into a feature vector of shape (1,1,99). The first four entries in this vector are the mean, variance, skewness and kurtosis of the convergence maps. This is followed by eleven percentiles between the 0thpercentile (the minimum) and the 100thpercentile (the maximum) in steps of ten percent. The normalised histogram (PDF) of the convergence values in each map is sorted with 14 bins and the value for each bin is appended to the feature vector. Next, we calculate the power spectrum in 14 logarithmically spaced bins between
and, which cover the angular size and resolution of our mass maps. Finally, we use the standard deviation of each map to define 14 signaltonoise bins between 2 and 5. For each such bin we calculate the peak counts, as well as the first three Minkowski functionals
(e.g. Kratochvil et al., 2012; Petri et al., 2015, and references therein), which concludes our collection of 99 features.3.2.2 Classical computer vision
We know from Peel et al. (2018) that at least some of the standard descriptors above are not optimally suited for the task at hand and it is, at this point, not entirely obvious how to define better ones. This is why we now aim to derive as many fixed features as possible. The publicly available wndcharm algorithm (Shamir et al., 2008; Orlov et al., 2008; Shamir et al., 2010) was designed for the classification of microscopy images and derives a particularly large feature vector of shape (1,1,2919). This includes most of the common statistics and descriptors known to digital image processing. Many features are thereby not only calculated from the raw image, but from some of its alternative representations like the Fourier, Wavelet, Chebyshev or Edge transformation. Moreover, some features are also extracted from transformations of transformations. While we did state earlier that we do not want to vet our data with transformations, we want to point out that the listed transformations are by no means inspired by the mechanisms of lensing or structure formation. We refer the interested reader to Orlov et al. (2008) for the full description of the algorithm and the description of the full feature vector, but we do provide a short summary in appendix A and a compact overview in table 10.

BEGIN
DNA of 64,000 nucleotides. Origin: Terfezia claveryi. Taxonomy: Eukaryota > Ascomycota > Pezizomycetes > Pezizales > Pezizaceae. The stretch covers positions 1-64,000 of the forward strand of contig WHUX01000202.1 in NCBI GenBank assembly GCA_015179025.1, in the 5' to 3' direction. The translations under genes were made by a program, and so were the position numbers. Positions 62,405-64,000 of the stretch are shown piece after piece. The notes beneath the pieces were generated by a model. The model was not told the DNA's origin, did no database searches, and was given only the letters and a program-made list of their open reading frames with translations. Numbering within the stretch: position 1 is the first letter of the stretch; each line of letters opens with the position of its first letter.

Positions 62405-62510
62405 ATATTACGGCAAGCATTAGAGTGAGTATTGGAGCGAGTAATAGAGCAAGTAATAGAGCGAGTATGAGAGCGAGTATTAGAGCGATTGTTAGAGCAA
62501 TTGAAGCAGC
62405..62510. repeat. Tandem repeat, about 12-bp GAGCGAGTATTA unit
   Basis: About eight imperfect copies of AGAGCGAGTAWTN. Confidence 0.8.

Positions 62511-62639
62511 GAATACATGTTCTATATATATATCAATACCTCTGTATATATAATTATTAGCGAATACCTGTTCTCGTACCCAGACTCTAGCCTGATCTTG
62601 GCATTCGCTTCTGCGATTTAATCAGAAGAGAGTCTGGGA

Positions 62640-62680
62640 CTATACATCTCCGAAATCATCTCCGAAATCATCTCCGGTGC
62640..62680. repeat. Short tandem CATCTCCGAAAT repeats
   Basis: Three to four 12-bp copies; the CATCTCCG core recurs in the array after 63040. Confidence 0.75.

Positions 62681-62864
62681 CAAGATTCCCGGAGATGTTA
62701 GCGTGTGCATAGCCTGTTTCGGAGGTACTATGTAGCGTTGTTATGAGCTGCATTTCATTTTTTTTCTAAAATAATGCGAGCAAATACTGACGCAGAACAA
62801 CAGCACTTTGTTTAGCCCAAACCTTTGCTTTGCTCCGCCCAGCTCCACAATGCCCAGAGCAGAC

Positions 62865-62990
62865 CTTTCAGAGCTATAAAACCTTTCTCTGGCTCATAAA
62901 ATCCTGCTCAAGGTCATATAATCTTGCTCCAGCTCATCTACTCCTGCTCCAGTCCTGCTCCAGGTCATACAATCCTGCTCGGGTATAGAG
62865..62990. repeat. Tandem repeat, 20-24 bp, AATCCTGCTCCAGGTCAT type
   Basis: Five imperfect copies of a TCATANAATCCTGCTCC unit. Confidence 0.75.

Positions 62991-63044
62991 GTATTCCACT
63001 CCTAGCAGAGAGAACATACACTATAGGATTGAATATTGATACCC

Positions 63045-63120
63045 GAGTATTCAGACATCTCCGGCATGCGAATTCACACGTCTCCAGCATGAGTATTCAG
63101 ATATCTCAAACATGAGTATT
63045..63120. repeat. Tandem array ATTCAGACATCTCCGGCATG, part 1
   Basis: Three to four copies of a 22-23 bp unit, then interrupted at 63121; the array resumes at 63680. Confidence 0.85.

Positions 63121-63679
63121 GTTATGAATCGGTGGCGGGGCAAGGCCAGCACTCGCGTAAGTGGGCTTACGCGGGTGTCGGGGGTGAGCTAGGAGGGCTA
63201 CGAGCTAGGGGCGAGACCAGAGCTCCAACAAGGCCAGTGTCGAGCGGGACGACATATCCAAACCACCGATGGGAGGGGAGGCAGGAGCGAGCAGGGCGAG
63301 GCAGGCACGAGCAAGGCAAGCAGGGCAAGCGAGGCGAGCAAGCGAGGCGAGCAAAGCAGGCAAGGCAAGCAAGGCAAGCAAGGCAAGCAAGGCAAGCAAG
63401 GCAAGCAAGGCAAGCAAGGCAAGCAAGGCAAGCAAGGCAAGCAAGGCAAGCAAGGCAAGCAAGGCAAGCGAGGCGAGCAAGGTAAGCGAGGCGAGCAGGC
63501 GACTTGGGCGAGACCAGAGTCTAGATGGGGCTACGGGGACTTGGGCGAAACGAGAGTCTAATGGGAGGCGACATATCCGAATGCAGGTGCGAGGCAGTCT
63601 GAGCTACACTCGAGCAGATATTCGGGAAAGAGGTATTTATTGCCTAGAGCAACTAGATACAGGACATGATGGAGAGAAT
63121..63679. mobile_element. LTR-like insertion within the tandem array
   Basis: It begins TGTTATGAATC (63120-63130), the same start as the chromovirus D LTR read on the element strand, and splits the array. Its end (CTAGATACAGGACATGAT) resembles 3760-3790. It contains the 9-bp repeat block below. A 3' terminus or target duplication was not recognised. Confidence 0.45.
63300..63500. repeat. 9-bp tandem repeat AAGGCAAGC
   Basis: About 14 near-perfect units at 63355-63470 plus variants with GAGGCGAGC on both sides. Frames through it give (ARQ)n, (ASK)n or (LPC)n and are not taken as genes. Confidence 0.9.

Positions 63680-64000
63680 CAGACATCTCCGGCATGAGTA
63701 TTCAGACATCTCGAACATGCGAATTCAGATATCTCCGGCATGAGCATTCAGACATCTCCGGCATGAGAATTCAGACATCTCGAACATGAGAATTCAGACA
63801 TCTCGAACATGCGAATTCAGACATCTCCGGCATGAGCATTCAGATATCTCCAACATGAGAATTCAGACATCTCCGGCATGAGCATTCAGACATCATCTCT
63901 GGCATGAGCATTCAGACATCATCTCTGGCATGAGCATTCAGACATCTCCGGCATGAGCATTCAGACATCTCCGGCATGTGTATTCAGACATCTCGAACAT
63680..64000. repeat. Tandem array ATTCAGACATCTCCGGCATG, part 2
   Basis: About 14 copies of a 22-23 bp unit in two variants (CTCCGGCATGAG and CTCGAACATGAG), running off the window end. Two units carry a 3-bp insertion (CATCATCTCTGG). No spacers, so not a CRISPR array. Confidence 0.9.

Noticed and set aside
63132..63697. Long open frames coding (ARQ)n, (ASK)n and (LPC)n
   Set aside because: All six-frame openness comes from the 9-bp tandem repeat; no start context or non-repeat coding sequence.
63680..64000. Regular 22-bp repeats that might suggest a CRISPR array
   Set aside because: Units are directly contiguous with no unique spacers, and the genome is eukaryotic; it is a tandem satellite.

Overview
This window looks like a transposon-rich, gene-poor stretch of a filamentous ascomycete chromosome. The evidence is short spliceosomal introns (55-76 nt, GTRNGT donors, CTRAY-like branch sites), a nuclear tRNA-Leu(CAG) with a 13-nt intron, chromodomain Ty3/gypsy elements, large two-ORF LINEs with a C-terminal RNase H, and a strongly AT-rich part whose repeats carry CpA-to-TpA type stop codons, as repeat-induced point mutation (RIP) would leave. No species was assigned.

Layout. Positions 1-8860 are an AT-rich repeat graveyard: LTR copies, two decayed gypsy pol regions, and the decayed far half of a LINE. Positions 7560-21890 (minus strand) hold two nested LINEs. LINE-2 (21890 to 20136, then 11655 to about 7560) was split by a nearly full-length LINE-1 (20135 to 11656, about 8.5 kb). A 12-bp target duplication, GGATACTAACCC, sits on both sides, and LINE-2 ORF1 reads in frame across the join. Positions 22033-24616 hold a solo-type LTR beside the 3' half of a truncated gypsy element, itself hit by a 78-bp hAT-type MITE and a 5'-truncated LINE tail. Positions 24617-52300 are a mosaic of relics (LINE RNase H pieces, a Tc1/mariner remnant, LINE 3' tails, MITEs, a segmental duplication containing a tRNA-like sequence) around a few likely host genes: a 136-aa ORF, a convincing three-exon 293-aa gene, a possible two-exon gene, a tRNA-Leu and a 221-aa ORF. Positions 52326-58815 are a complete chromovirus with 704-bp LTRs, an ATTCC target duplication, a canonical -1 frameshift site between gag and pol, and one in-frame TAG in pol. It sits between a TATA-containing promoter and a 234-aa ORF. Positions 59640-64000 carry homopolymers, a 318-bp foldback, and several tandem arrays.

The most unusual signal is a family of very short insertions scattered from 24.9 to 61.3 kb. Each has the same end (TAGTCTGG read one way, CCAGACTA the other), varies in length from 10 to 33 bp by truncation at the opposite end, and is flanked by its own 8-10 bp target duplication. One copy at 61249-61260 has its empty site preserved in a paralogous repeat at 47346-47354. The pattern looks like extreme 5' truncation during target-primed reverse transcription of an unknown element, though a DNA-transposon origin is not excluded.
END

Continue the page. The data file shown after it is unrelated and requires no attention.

3.2.3 Convolutional neural networks
As the class of feature extraction functions which are able to change their shape during the training process we chose multilayered neural networks (LeCun et al., 2015; Goodfellow et al., 2016). The input data vector is manipulated and eventually reduced in dimension by a long –deep– chain of simple layers , which implement a specific mathematical operation. The output of one layer, becomes the input of the following layer and contains its own set of parameters . The set of all layer parameters becomes the feature parameter vector .
(11)  
(12)  
(13) 
Deep neural networks source their performance from the sheer number of layers they are comprised of and have gained much popularity in recent years. This is mainly due to the advancements in numerical performance by e.g. exploiting manycore architectures^{2}^{2}2General Purpose Graphics Processing Units (GPGPU) are a popular example of a manycore architecture.. This allows for the construction of particularly deep and complex networks with hundreds of millions of parameters. The functional forms of the layers that are used in a deep neural network depend on the problem at hand. For image classification, convolutional neural networks (CNN) have proven to be particularly useful (Krizhevsky et al., 2012; Simonyan & Zisserman, 2014; Szegedy et al., 2014; He et al., 2015; Lin et al., 2017) and hence we chose this class of models for our purposes. The main functionality of a CNN is provided by a convolutional layer which applies a number of convolutions with kernel size to a 2D input vector with